"In its first appeal to the stranger’s eye," says Mr. Ruskin in writing of the Campanile, "there is something unpleasing; a mingling, it seems to him, of over severity with over minuteness. But let him give it time, as he should all other consummate art. I remember well how, when a boy, I used to despise that Campanile, and think it meanly smooth and finished. But I have since lived beside it many a day, and looked out upon it from my windows by sunlight and moonlight, and I shall not soon forget how profound and gloomy appeared to me the savageness of the Northern Gothic when I afterwards stood, for the first time, beneath the front of Salisbury. The contrast is indeed strange, if it could be quickly felt, between the rising of those gray walls out of their quiet swarded space, like dark and barren rocks out of a green lake, and that bright, smooth, sunny surface of glowing jasper, those spiral shafts and fairy traceries, so white, so faint, so crystalline, that their slight shapes are hardly traced in darkness on the pallor of the eastern sky, that serene height of mountain alabaster, colored like a morning cloud and chased like a sea shell. And this, I believe to be the model and mirror of perfect architecture…."
"Considerable size exhibited by simple terminal lines; projection towards the top; breadth of flat surface; square compartments of that surface; varied and visible masonry; vigorous depth of shadow, exhibited especially by pierced traceries; varied proportion in ascent; lateral symmetry; sculpture most delicate at the base; enriched quantity of ornament at the top; sculpture abstract in inferior ornaments and mouldings, complete in animal forms, both to be executed in white marble; vivid colors introduced in flat geometrical patterns, and obtained by the use of naturally colored stone,—these characteristics occur more or less in different buildings, some in one, some in another—but all together and all in their highest possible relative degrees, they exist, as far as I know, only in one building in the world, the Campanile of Giotto."
After Giotto’s death there is a wide gap in the annals of the Duomo, for in 1348 the great plague desolated Florence, and the work came to a standstill. After it had passed, however, there followed, as a natural consequence, a sudden outbreak of pious superstition. Immense sums had been bequeathed by dying men to the Church to purchase salvation; and the Duomo, begun sixty years before, seemed hardly to correspond with the demands of the present age. It was accordingly resolved to adopt a new design for it on a grander scale than that planned by Arnolfo; and while the breadth was to remain the same, the height and length were to be increased, and the eastern end of the church to be larger. The oversight of the work was entrusted to Francesco di Talenti, and in 1357 the new foundations were begun. The main forms of the new building were, in great part, determined by such of the old structure of Giotto’s time as was left standing, and by the original scheme of Arnolfo. But the taste of the age had changed, and in grafting the newly arisen classical ideas upon the original, the architects achieved a result which was neither good Gothic nor good Classic. For some years the work was now carried slowly but steadily forward, and in 1407 the eastern tribune with its five chapels was completed, and the work was ready to be crowned by a dome.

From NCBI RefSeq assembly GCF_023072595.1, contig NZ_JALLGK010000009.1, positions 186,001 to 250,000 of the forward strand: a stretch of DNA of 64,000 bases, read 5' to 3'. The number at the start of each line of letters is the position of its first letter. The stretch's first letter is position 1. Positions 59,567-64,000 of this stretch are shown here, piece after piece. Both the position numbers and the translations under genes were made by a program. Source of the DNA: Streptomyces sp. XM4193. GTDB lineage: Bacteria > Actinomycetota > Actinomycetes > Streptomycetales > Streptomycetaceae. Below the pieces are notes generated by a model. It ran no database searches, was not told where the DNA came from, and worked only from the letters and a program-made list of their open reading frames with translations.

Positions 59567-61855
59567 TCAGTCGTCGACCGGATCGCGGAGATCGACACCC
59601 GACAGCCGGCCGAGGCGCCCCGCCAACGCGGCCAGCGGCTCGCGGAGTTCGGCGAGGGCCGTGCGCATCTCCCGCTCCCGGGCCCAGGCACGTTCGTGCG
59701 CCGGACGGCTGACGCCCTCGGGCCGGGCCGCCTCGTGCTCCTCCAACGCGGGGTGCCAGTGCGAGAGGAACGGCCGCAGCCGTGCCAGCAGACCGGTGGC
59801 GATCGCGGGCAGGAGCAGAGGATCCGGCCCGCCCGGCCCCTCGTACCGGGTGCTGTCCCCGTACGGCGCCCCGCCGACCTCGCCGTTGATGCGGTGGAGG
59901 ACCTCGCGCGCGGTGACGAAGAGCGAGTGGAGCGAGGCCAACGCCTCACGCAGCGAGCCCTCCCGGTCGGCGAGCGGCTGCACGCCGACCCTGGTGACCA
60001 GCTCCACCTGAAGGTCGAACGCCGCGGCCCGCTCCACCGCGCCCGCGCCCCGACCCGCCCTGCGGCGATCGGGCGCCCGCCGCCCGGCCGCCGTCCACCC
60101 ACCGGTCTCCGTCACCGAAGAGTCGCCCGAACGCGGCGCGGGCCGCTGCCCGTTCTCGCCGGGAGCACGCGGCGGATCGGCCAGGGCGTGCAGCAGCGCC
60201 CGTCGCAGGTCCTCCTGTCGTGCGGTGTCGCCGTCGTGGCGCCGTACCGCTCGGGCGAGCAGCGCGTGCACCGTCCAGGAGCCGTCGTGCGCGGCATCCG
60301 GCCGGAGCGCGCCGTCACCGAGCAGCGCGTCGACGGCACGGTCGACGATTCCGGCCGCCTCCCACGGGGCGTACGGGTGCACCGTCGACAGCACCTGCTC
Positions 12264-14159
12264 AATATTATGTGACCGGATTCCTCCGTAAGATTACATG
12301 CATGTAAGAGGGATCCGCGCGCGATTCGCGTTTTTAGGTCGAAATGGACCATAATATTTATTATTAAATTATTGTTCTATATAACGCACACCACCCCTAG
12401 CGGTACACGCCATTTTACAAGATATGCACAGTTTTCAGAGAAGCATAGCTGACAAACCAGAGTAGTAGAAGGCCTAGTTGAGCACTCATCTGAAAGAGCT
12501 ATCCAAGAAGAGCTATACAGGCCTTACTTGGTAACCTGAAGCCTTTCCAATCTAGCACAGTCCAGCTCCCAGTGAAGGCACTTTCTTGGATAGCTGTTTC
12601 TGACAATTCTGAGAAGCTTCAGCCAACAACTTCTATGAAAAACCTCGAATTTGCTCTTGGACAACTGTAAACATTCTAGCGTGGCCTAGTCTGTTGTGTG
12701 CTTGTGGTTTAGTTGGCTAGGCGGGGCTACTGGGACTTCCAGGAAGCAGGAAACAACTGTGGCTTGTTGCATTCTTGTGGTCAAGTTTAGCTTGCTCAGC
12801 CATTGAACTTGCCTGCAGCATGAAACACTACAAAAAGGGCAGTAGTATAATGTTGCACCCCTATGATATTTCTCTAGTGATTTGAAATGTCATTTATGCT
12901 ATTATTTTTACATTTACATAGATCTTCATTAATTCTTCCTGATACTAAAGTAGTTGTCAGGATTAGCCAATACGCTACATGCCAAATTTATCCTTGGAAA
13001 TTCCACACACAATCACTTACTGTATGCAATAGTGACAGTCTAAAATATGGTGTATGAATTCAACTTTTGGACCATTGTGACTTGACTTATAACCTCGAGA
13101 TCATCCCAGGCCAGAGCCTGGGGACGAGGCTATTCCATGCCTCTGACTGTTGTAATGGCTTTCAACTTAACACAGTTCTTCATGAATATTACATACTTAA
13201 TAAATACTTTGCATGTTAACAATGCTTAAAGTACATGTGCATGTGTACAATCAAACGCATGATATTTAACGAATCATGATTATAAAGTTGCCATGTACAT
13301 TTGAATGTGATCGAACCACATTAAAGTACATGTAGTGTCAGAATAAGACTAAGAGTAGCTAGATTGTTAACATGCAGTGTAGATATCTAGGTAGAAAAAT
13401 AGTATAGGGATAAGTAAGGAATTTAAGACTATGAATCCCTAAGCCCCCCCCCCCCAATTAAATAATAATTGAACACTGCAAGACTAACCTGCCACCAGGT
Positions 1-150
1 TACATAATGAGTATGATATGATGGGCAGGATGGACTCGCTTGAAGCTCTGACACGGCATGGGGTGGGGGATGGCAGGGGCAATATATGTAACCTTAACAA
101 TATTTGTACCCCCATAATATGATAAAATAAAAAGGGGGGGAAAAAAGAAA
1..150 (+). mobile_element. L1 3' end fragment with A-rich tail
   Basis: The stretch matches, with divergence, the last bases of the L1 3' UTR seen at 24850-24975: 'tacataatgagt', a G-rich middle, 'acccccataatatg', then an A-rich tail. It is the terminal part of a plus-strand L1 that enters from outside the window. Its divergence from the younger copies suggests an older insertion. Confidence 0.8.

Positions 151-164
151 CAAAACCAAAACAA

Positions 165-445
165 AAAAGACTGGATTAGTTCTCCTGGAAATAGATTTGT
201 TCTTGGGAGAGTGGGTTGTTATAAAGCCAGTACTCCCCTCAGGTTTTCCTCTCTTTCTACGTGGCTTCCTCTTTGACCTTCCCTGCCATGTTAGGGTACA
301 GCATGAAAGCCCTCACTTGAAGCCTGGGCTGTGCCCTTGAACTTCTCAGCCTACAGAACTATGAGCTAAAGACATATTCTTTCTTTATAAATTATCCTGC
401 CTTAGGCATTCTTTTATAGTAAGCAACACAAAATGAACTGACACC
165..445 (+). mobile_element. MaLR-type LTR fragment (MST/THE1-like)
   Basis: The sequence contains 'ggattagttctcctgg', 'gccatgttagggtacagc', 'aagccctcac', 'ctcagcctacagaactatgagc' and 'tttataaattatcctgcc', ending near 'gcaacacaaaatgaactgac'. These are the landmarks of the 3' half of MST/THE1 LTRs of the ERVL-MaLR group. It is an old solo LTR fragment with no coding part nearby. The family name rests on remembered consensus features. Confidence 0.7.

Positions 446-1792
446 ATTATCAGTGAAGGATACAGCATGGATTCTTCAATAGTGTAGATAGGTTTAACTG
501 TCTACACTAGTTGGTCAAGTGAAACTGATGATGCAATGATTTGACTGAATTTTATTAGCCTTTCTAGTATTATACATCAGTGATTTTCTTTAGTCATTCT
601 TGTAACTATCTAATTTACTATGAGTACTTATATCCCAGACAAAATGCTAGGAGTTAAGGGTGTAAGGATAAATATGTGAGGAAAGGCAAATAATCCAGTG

But here a great difficulty was encountered. The increase in the original dimensions and the height of the walls had made it necessary to span an enormous space, for the diameter of the octagon to be covered was now one hundred and thirty-five feet. The records of architecture could show no such dome as this must be. The overseers of the work were confounded, and knew not how to proceed; and, in their desperation made a public proclamation in 1418, that whoever wished, might make a model for the dome, or of anything pertaining to its construction. Fifteen models were presented, and over them there were months of public deliberation and discussion. It was not until March, 1420, that a final conclusion was reached, and the celebrated plan of Filippo Brunelleschi was adopted.
No more characteristic or remarkable design was produced during the whole period of the Renaissance than this, with which its great architectural achievements began. Not only were apparently insurmountable difficulties of construction overcome, but the new dome was also to be a masterpiece of beauty. The great domes of former times—the dome of the Pantheon, the dome of Aya Sophia—had been designed solely for their interior effect; they were not impressive or noble structures from without. But Brunelleschi had conceived a dome which, grand in its interior aspect, should be even more superb from without, and which, in its stately dimensions and proportions, in its magnificent lift above all the other edifices of the city of which it formed the centre, in its absolute unity and symmetry, in the beautiful shape and proportions of its broad divisions, the strong, simple energy of its upwardly converging lines, should be such that, more than a century later, when Michelangelo was told that he had an opportunity to surpass it in his cupola of St. Peter’s at Rome, he replied sadly, with a shake of his head,—